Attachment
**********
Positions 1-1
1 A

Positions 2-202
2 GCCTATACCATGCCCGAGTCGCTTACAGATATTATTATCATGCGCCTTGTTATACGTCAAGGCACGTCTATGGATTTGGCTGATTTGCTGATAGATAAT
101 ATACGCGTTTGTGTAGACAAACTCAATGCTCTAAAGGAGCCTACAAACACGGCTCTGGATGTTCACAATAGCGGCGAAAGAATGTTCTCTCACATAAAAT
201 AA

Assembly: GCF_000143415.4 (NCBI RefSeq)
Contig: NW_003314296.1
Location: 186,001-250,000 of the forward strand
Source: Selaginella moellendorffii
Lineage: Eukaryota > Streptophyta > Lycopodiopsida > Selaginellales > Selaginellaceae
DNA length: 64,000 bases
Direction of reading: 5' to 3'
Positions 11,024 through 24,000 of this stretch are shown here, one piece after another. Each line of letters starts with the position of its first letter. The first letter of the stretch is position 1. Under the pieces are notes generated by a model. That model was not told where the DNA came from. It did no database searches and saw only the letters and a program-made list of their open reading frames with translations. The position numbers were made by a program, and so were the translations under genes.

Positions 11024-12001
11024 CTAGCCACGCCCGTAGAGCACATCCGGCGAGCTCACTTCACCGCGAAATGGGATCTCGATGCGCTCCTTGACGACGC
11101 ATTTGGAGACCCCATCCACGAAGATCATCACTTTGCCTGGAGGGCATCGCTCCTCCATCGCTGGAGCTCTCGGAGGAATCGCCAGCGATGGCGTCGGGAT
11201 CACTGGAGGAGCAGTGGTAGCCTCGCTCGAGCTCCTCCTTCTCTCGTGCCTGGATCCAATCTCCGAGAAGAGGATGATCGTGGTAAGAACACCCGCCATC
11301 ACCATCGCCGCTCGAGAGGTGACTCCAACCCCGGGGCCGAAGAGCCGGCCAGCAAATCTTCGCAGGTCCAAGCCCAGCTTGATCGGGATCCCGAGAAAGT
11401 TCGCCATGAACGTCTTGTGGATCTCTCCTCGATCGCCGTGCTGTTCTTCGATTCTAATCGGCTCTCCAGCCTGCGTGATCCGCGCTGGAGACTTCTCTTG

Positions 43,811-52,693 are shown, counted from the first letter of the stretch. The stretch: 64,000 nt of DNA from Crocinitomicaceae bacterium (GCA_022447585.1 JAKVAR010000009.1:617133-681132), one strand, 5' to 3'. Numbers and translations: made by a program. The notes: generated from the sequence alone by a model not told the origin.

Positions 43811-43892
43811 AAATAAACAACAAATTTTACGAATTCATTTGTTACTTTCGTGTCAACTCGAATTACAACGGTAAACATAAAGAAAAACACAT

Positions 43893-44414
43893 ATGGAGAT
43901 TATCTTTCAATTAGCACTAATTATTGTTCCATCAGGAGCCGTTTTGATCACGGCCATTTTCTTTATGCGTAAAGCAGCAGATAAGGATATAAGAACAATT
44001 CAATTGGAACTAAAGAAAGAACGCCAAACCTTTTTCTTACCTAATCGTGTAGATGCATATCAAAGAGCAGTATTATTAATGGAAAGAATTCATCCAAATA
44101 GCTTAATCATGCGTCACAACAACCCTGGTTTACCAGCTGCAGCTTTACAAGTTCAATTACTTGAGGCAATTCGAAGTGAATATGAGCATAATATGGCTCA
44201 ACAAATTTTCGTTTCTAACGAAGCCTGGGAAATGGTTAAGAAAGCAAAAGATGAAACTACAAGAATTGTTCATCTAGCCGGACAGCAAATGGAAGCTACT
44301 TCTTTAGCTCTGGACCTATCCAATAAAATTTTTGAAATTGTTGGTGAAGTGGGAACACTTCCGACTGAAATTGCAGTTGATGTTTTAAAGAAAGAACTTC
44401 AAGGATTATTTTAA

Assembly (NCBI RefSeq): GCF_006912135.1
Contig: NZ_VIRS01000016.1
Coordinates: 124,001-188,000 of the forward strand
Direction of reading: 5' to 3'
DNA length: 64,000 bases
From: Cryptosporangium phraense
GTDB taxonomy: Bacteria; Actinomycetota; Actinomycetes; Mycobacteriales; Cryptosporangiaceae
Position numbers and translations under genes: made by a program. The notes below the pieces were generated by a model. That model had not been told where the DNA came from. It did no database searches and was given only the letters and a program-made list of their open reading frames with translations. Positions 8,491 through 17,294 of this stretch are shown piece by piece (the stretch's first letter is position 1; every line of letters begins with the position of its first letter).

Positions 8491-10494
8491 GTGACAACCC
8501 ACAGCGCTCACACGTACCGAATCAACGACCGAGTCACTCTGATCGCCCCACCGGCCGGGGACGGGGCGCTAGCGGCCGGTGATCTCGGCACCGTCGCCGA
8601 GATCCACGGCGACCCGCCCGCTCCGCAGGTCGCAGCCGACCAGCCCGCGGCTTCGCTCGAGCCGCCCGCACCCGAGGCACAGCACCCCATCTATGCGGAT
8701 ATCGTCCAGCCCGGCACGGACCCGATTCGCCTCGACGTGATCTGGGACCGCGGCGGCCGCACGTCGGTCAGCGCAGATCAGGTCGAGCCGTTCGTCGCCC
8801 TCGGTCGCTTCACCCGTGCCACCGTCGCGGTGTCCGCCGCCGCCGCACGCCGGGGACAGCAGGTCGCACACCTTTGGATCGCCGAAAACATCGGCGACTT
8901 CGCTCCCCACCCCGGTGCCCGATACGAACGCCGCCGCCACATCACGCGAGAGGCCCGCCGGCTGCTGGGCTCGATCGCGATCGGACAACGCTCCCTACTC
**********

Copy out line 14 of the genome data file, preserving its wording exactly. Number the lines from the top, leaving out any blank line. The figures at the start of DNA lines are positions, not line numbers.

Positions 11,024 through 24,000 of this stretch are shown here, one piece after another. Each line of letters starts with the position of its first letter. The first letter of the stretch is position 1. Under the pieces are notes generated by a model. That model was not told where the DNA came from. It did no database searches and saw only the letters and a program-made list of their open reading frames with translations. The position numbers were made by a program, and so were the translations under genes.